- Printers have been the bane of our existence due to cost and maintenance. We originally had planned for students to print off completed lab assignments at the end of each class. However, we have had to take these off-line. But, with ease of access to portable data storage devices (e.g. "thumb" drives), the students are able to take their class work with them, revise if needed, and print their work on their own printers.
- The computer boxes were originally placed on shelves on the wall above the monitors to keep them off the floor and away from dust and slush (during Montana winters). But, to accommodate some of our disabled students, some of the computer boxes are now placed under the tables to facilitate access. All of the computers are equipped with head phones to access audio programs so students can listen and not disturb neighbors at adjacent stations. In one instance, we had a legally blind student, and we installed special software that enlarged text and images (rather than an audio substitute) so that she could have access to the computer-based resources.
- Other tables are arranged in a U-pattern in an inner ring just behind the computer stations. This was done so that students could turn around in their seats and have access to physical materials-rocks, lay out maps, etc. We believe that it is important for students to be able to easily integrate computer-based resources and manipulative materials. The U-shaped distribution of the tables also allows all students to be able to see each other during whole-class group discussions.
- A computer station with a projector is dedicated for the instructor and can be rolled to the front center of the room as needed-this allows the instructor to make presentations, and is also used by student groups making presentations, debates, etc. This station is used occasionally for overflow attendance or if another computer malfunctions.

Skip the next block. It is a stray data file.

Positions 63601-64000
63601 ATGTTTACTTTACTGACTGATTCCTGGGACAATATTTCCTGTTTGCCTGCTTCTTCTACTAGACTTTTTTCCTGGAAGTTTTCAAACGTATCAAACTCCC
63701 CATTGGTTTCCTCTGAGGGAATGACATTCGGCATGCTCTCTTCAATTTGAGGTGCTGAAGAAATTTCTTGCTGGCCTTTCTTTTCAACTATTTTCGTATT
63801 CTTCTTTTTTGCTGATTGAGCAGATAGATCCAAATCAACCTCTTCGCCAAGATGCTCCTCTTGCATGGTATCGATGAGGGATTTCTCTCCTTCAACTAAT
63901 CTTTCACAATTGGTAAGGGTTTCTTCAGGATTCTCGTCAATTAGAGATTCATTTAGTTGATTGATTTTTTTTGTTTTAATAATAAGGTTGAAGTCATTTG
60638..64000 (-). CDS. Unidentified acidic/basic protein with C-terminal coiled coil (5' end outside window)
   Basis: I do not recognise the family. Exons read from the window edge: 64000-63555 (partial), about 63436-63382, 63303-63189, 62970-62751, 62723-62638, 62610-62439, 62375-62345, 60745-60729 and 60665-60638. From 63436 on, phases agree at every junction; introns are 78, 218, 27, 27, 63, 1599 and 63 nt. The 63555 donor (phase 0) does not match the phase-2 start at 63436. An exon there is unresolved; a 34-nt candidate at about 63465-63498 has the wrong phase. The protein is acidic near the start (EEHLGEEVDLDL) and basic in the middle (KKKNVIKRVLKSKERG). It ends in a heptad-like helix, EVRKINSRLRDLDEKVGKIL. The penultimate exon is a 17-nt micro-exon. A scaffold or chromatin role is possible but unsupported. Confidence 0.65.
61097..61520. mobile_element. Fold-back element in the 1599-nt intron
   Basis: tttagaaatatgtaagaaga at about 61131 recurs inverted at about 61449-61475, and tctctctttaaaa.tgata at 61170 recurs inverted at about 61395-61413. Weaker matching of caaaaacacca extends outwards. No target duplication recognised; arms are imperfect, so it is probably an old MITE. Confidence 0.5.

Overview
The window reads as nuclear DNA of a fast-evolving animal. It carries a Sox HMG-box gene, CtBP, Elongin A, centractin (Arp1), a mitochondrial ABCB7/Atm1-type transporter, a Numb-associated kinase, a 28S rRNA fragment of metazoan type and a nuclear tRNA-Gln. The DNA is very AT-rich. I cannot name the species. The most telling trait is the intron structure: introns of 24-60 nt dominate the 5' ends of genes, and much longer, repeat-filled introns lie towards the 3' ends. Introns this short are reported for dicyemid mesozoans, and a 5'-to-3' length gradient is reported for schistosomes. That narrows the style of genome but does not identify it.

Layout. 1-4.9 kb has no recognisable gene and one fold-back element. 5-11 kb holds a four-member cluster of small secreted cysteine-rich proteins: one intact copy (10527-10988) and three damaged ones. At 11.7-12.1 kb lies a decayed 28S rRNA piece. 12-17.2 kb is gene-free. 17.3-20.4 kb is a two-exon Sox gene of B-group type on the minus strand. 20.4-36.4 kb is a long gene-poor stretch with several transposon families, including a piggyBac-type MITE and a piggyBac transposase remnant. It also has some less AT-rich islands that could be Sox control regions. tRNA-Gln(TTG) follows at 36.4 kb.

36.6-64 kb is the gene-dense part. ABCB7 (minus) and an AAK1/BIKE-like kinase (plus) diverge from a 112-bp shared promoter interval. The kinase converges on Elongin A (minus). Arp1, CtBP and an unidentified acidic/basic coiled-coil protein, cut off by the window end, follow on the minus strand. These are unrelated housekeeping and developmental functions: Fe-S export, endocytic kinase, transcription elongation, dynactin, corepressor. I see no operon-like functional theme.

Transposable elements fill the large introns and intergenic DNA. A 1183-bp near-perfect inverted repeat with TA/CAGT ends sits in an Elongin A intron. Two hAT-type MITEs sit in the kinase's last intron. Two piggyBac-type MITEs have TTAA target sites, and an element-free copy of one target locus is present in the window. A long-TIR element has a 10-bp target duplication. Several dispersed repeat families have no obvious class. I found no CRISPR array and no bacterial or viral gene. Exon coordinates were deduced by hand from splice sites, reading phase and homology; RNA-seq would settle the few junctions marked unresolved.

- We were constrained to design the laboratory around the existing physical structures which could not be moved: white board, bulletin boards, sink, windows (indicated by rectangles at left and bottom of diagram), and structural supports (indicated by X's).
This room configuration gave us the most flexibility to accommodate a variety of instructional modes: lecture, discussion, demonstration, independent and small group work on the computers, integration of computer-based and physical resources, and ability to form small groups of 2 or 4 for collaborative learning. This also helps the instructor to be aware of what students are actually doing during lab time, and facilitates rapid interventions if students appear lost or distracted. We have used this room configuration for the past 8 years with no significant need to modify or reconfigure. Although we have done no formal assessment of student attitudes about this set up, the students appear to work well in this environment. The design has withstood the test of time.
An excellent resource on designing Learning Spaces was produced by Project Kaleidoscope, What Works Volume III: Structures for Science, A Handbook on Planning Facilities for Undergraduate Natural Science Communities. "This step-by-step guide to planning facilities is intended for use by colleges and universities that are thinking about, or in the process of planning for, new or renovated spaces for their undergraduate programs in science and mathematics." See: http://www.pkal.org/collections/VolumeIII.cfm